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Partnering with Army Materiel Command

 

 

Since 2010, as the U.S. military has transitioned from combat to sustainment operations in Iraq and Afghanistan, the workload at the installations that support, outfit, arm, equip, and feed American Soldiers – the Army Materiel Command organic industrial base, or OIB – has decreased by almost 40 percent.

According to Jim Dwyer, principal deputy chief of staff for Logistics and Operations Planning, U.S. Army Materiel Command (AMC), bringing Warfighters home has created a peace dividend for those in industry and academia with an interest in helping to sustain the OIB’s capabilities. “During the [Afghanistan] surge,” Dwyer said, “when we were running two to three shifts in all our organic facilities, our capacity to do work with partners was decreased. We had to produce the products for the Soldiers. That was our main objective. But now we have more capacity and we have the tooling, the buildings, and the highly skilled personnel, and our ability to partner with others has grown. As our organic workload comes down, we are open for business, and we have more capacity that we’re willing to share.”

A partnership is fundamentally different from a traditional defense contract, a transaction in which a private-sector vendor provides a product or service for a negotiated price.

The public-private partnership (P3) program of AMC allows an Army organization and one or more private industry entities to perform work or use Army facilities and equipment. The program has been in existence for more than 18 years, but in recent years the mutual advantages it offers to the military and private industry have made it a key strategic component in sustaining the Army’s organic industrial base: a unique enterprise, consisting of more than 20 installations and their specialized workforces, that offers critical capabilities and skill sets – some of them available nowhere else in the country.

During the wars, and particularly over the past 10 years, the Army has invested millions in its Capital Investment Program, or CIP – buying new tooling or software, in some cases redesigning facilities to make the industrial base more productive. “And now we have some very high-technology tooling that is now available for use in partnering contracts with folks from the civilian sector,” said Dwyer, “a billion-and-a-half [dollars] worth of tooling and facilities that are even more available for partnering contracts and relationships than before the war. Before industry spends any of their own money on facilities or tooling, they really ought to take a look at what the organic industrial base has to offer. That saves them money. It also saves us money, and keeps our skill levels high. So it’s a win-win.”

 

Types of Partnerships

“Partnering” is defined by AMC as an arrangement between government agencies, or between government agencies and one or more industry or educational partners, under which a government-owned, government-operated AMC depot, arsenal, R&D center, ammunition plant, or other facility provides products, services, development R&D, or use of facilities and equipment to a partner.

A partnership is fundamentally different from a traditional defense contract, a transaction in which a private-sector vendor provides a product or service for a negotiated price. It’s worth noting that the rules governing such contracts – codified in the Federal Acquisition Regulation, or FAR – require a sequence of solicitations and provisions that tend to be far more complex, and more costly, than the requirements for partnerships.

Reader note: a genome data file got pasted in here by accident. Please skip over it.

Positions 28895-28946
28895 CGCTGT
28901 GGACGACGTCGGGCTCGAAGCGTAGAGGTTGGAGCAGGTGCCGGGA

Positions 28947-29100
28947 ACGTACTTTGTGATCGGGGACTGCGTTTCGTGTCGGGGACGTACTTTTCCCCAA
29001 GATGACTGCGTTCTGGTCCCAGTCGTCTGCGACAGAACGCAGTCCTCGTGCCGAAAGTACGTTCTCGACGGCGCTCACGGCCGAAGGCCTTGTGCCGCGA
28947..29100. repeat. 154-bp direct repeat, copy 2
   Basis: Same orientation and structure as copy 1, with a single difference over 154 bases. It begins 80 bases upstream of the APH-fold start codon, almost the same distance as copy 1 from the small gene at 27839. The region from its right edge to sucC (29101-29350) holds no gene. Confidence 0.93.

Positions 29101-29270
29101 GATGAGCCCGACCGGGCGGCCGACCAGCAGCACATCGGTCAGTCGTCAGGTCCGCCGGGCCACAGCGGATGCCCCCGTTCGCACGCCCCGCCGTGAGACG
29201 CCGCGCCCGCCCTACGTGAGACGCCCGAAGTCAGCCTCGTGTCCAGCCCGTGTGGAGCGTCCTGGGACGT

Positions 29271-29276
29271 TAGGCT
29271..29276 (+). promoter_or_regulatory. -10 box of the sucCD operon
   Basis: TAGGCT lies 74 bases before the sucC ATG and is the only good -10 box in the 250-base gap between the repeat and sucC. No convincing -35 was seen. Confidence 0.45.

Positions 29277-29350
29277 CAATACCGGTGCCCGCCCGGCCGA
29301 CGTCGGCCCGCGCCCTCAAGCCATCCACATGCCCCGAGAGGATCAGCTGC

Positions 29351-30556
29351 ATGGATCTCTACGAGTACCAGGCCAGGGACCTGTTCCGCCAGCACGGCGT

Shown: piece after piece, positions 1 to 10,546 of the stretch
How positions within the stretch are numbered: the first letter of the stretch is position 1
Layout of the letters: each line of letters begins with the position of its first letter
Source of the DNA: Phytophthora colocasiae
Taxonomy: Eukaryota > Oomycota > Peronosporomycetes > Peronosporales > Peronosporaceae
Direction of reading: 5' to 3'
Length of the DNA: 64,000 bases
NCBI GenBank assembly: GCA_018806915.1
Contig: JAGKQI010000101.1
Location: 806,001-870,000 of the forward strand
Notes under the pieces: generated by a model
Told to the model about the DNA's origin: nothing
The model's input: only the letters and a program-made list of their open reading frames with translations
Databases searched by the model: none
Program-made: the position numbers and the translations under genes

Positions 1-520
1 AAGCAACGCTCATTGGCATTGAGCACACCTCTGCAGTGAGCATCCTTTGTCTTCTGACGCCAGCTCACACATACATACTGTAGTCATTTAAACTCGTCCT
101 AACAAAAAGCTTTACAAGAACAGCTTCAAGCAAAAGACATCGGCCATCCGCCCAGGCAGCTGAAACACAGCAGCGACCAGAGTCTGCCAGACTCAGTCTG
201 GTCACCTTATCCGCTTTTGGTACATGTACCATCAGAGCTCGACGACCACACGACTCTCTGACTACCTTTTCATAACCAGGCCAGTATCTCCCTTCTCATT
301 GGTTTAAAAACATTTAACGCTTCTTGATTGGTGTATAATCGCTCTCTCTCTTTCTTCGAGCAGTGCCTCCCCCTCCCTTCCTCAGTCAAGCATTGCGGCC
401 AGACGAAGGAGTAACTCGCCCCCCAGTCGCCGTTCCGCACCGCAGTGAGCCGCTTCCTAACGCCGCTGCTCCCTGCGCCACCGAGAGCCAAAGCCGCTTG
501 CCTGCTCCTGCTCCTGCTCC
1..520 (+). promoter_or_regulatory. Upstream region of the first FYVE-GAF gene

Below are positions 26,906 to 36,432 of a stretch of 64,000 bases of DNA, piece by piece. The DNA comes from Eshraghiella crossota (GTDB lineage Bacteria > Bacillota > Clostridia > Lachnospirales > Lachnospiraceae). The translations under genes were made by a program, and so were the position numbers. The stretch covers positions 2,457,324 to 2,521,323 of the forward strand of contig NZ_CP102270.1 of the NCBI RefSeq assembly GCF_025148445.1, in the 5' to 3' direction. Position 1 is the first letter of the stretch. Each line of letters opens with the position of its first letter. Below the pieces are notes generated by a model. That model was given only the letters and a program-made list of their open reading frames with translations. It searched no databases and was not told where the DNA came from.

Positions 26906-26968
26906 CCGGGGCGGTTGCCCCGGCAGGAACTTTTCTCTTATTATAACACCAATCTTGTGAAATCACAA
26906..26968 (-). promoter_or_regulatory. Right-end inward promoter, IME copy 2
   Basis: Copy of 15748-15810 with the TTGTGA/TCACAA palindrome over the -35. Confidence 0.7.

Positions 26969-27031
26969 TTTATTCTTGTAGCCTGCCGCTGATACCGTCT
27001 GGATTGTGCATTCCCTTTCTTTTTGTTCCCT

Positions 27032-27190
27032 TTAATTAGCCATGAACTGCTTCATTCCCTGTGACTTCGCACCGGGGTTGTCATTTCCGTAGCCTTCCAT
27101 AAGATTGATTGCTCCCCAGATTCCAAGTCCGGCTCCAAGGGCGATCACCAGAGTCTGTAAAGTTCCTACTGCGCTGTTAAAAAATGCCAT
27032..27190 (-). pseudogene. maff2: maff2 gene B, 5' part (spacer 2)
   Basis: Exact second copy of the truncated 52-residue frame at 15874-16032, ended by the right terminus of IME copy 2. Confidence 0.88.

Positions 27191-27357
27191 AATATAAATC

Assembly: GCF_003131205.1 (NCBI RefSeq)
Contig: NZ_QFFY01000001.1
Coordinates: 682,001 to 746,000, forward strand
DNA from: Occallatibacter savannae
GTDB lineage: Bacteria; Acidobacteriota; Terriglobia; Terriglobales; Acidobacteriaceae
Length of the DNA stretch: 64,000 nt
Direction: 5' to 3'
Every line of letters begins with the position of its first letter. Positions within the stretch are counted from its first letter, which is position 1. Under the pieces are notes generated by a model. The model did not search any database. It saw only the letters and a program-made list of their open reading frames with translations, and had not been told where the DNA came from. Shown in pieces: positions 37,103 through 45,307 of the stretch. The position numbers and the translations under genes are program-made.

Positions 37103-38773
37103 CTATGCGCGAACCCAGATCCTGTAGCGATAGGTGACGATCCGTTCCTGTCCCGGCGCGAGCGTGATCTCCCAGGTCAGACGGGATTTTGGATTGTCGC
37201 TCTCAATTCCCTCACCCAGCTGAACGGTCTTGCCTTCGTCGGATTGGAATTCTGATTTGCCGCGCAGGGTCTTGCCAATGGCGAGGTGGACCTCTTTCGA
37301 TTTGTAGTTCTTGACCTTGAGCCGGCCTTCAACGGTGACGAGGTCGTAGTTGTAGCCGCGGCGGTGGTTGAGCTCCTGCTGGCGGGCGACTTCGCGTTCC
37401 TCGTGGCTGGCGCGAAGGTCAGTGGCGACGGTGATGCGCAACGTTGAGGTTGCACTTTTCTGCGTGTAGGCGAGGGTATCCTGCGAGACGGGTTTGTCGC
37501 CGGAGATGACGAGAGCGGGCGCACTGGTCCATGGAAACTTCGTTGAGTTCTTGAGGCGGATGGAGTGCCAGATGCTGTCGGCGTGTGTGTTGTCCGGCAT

In fact, recent federal statutes have created and revised elements of the rules governing partnerships – codified in U.S.C. Title 10 – to make partnerships easier and more profitable than ever. For example:

  • 10 USC 4544, the most “customer friendly” statute, allows all OIB organizations to enter into partnerships for facility use for the production of goods for commercial firms, and allows for different forms of payment;
  • 10 USC 2474 encourages partnerships with AMC facilities designated as Department of Defense (DOD) Centers of Industrial and Technical Excellence (CITEs);
  • 10 USC 2667 allows for the leasing of non-excess facilities and equipment; and
  • 10 USC 2539b authorizes the sale of services for testing materials, equipment, models, computer software, and other items – a statute that, Dwyer pointed out, enables Army laboratories to partner with civilian universities and laboratories. “The statutes have really opened up what we can do,” he said. “It’s a continuum, from leasing building space to actually providing labor – and we can actually produce our finished goods as a subcontractor to a civilian firm. The aperture is extremely wide.”

Partnerships with AMC generally fall into one of three main categories:

  • Teaming or work sharing, which incorporates a combination of Army depot and contractor facilities and employees to co-produce or repair weapon systems, equipment, and components. “A common example of a partnership is when we provide maintenance to either overhaul aircraft or ground systems,” said Dwyer. “And we partner with the OEM [original equipment manufacturer] to provide the labor. They provide the parts and kits – literally deliver them to the production line inside our depots or arsenals, or even to some of our ammo plants – and we turn the wrenches and produce the final product. That’s a very popular partnership type, where they provide the parts, we provide the labor in our facilities using our tooling, and then we produce the finished good.”

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Craig Collins is a veteran freelance writer and a regular Faircount Media Group contributor who...